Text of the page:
Buck switching regulator based on ATtiny84a — please critique!

Here is an attempt at designing a buck regulator based on a ATtiny84a as the PWM controller. It should go from a 4S LiPo battery (12.8 - 16.8 volts in) to a reasonably regulated 12V output, used to drive servo motors that accept 10-14V inputs. 4S LiPo is slightly too high, and 3S LiPo is slightly too low, especially as I want the rated 12V torque. The design is intended to deliver 40 amps worst case (stalling out a majority of the motors.)

I can't buy one of these, because as soon as I leave the 10-15A range, all the DC DC converters are designed for industrial use and have heavy cases, are really expensive, require 24V input, or other such mis-matches with my present requirements.

The idea is to use the built-in analog comparator in the AVR to detect over/below target voltage, and generate a pulse of a definite duration when the under is detected.

I would build this on breadboard with 20 gauge wires soldered across the component leads for the high-power paths.

I know about keeping the "switching node" and feedback path as short as possible, when trying to do layout. I would also ground all breadboard traces that are not used, to make for a poor man's ground plane.

I've tried choosing a choke where the saturation current matches my max output current, and a buck inductor where the saturation current is higher than my max output.

The corner frequency of 94 uF and 3.3 uH is about 9 kHz, and I imagine the AVR will run much faster than that. I'm thinking a 5 us pulse each time under-voltage is detected, and then just go back to look for under-voltage again. That gives a max frequency (at close to 100% duty cycle) of 200 kHz.

And here's the schematic: http://watte.net/switch-converter.png

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The PFET is upside-down, and where's your diode??? – Dave Tweed Dec 15 '12 at 4:57
The circuit completion diode is in the same place my IC de-coupling diode: Not there yet because I forgot to add them :-) – Jon Watte Dec 15 '12 at 6:31
And, yup, the P-fet is upside down, as you kindly noted. But, if I fix those things, and this circuit "just works" at 40A, I'd be amazed -- I've got to have forgotten something. Also, I didn't spec the capacitors (for ESR) yet. Starting from the top: Would the fixed on-time, varying off-time approach work alright? Are the inductors actually too big? Will the second LC filter do anything for me, or is it useless? – Jon Watte Dec 15 '12 at 6:33
And the input voltage for the analog comparator is too high for the AVR. Which brings up the next question: Is it a reasonable idea to use a resistor ladder for the voltage feedback here? Other things missing: Overcurrent sensing/protection, Overtemperature sensing/protection, Reverse power protection, Short circuit detection/protection. But one thing at a time. Perhaps I should just break this question into 8 questions ;-) – Jon Watte Dec 15 '12 at 6:45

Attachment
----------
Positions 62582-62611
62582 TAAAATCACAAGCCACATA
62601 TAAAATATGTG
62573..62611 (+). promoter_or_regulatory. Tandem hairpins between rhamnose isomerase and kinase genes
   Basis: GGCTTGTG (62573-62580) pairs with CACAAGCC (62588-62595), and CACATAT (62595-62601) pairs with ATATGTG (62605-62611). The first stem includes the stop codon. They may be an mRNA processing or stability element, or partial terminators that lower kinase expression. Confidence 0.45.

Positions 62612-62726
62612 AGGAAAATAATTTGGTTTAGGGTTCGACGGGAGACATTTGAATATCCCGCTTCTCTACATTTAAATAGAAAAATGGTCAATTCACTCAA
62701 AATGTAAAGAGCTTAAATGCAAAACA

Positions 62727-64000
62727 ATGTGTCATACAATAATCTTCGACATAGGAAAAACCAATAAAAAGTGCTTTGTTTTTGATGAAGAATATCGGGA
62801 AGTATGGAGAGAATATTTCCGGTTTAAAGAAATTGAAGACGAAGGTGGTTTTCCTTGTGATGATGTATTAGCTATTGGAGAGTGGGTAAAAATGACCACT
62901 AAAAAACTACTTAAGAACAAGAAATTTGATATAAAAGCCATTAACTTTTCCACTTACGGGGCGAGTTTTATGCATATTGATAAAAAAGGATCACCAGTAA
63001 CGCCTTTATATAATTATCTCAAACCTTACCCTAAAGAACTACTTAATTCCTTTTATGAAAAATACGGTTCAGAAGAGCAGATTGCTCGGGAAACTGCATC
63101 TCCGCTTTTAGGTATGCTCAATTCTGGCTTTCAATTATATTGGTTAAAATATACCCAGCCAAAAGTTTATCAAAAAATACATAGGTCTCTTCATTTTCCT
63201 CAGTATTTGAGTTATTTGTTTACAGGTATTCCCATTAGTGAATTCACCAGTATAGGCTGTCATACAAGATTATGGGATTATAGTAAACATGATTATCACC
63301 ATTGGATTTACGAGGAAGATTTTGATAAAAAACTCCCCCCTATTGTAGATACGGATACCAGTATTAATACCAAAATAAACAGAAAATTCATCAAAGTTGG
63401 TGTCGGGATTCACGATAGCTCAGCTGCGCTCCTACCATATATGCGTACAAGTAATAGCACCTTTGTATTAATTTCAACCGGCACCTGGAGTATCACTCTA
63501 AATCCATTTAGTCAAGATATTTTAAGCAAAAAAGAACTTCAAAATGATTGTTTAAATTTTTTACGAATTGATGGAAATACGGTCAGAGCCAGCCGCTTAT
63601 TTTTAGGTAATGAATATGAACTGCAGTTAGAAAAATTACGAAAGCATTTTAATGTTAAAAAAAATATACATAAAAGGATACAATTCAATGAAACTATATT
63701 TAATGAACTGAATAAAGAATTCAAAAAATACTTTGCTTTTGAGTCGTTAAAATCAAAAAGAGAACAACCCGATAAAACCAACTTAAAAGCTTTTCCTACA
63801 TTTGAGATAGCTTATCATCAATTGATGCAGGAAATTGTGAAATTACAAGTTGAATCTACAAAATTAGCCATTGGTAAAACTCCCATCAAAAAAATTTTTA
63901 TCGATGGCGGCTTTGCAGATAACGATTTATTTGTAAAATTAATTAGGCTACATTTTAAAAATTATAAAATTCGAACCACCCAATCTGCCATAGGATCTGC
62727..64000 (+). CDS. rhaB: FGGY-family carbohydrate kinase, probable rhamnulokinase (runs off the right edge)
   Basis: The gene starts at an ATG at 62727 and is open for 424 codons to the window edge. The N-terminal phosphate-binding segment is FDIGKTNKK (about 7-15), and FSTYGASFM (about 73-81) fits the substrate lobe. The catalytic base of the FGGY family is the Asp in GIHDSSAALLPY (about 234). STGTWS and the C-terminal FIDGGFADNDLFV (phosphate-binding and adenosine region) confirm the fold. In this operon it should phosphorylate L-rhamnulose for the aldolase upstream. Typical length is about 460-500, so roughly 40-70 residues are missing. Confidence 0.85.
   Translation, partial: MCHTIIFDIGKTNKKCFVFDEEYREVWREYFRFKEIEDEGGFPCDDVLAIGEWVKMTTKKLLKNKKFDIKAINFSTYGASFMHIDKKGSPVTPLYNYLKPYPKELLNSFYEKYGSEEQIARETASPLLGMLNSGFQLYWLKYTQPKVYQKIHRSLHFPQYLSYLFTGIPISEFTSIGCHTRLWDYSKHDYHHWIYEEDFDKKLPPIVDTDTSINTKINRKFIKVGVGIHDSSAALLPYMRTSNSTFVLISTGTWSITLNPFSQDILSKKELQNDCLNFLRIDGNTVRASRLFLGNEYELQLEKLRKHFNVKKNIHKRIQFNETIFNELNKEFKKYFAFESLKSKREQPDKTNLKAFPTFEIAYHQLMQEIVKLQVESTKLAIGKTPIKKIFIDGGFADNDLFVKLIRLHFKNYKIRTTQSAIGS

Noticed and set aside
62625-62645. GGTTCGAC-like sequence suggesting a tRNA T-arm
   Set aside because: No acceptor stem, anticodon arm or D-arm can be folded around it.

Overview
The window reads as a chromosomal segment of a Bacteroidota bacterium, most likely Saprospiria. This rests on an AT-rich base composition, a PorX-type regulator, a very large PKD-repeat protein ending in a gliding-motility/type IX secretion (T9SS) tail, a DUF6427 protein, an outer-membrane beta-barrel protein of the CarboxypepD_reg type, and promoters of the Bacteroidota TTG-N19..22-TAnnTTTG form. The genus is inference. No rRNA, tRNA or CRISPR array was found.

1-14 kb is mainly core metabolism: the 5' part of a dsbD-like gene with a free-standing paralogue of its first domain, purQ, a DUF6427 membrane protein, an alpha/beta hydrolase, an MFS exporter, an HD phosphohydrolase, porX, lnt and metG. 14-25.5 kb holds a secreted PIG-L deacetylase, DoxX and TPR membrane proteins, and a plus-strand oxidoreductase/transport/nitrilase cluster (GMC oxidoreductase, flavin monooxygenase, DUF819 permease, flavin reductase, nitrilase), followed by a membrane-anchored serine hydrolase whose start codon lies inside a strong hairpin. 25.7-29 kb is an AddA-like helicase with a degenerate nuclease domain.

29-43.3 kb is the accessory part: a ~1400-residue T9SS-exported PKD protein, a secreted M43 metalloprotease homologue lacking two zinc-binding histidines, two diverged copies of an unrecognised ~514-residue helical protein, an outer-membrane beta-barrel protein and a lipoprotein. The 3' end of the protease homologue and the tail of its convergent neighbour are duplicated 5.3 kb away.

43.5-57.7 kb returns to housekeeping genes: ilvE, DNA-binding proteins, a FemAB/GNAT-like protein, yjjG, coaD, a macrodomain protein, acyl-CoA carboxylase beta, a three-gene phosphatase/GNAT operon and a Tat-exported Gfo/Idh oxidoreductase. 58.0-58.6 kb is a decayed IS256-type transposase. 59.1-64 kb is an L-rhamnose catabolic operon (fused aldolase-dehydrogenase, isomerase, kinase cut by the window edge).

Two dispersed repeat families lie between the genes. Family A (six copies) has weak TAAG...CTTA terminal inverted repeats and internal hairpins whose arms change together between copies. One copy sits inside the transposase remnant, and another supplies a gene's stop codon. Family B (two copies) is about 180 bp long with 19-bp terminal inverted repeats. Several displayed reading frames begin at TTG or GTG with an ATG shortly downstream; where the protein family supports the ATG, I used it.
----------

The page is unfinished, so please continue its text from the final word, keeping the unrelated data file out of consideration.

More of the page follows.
Wouldn't the switch-off of the series PFET be terribly slow? – Wouter van Ooijen Dec 15 '12 at 7:45

In addtion to the concerns brought up in the comments (incorrect P-FET polarity, no catch diode/MOSFET), I have some at-a-quick-glance concerns:

• The microcontroller won't be able to drive the gate of Q1 very hard (usually GPIO pins can only source a few milliamps) so your turn-on and turn-off will be very slow. This will limit how well your high-side switch will behave.

• You don't have a gate-to-source resistor on Q1, so you're solely dependent on the GPIO keeping the MOSFET on or off. If the GPIO pin goes high-impedance, the MOSFET may turn itself on if the gate picks up a charge from the environment.

• If your 70R P-channel gate resistor is solidly on (if Q1 is saturated), it's going to burn

$D \cdot \dfrac{(16V)^2}{70 \Omega} = D \cdot 3.65W$

which is crazy high power since D is going to be high (input is close to output). Also, the 225mA or so that will flow will also be burned in Q1, which isn't healthy since it's a relatively small device.

(You need $V_{GS}$ of around 4V to draw ~400mA through Q1, and you need $V_{GS}$ of -7.5V for 40A in Q4).

• Your purely resistive feedback network is a bad idea. You really need some compensation and/or filtering. Your comparator will be hyper-fast and could react to switching noise, pickup, ripple, etc. - since you don't seem to be using an error amplifier with compensation to control the gain and phase, you're going to need some cap across R5 (and some luck).

• You don't have any current monitoring or over-current protection in your power train.

• You don't have any over-voltage protection in your power train.

• You don't have any over-temperature protection in your power train.

• You don't have input reverse-polarity protection and an input fuse in your power train. Big no-no, especially when the source is battery-based (big short-circuit sourcing capability).

This is a simpler project if you use an off-the-shelf analog synchronous buck controller. I don't understand why you would want to use the ATtiny for this.

That being said, this isn't a simple project by any stretch. Your schematic is largely incomplete and lacks basic safety protection that any power supply (especially ones that run at high power levels like yours) will need.

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I would add you to my fan list man. Sir could you please take a look at this too. It sounds you have some much experience on designing SMPS. electronics.stackexchange.com/questions/51325/… and also here OP could use that chip TL494 , because it provides two error amplifiers which is ideal for this case. – Standard Sandun Dec 15 '12 at 17:20
I understand an error amp controlling gain... but phase? What phase control would be needed? – akohlsmith Dec 15 '12 at 18:30
Phase margin is the most important part of stability analysis. If you have negative feedback with 180 degrees of phase shift, your negative feedback becomes positive feedback and your power supply becomes an oscillator. – Adam Lawrence Dec 15 '12 at 18:48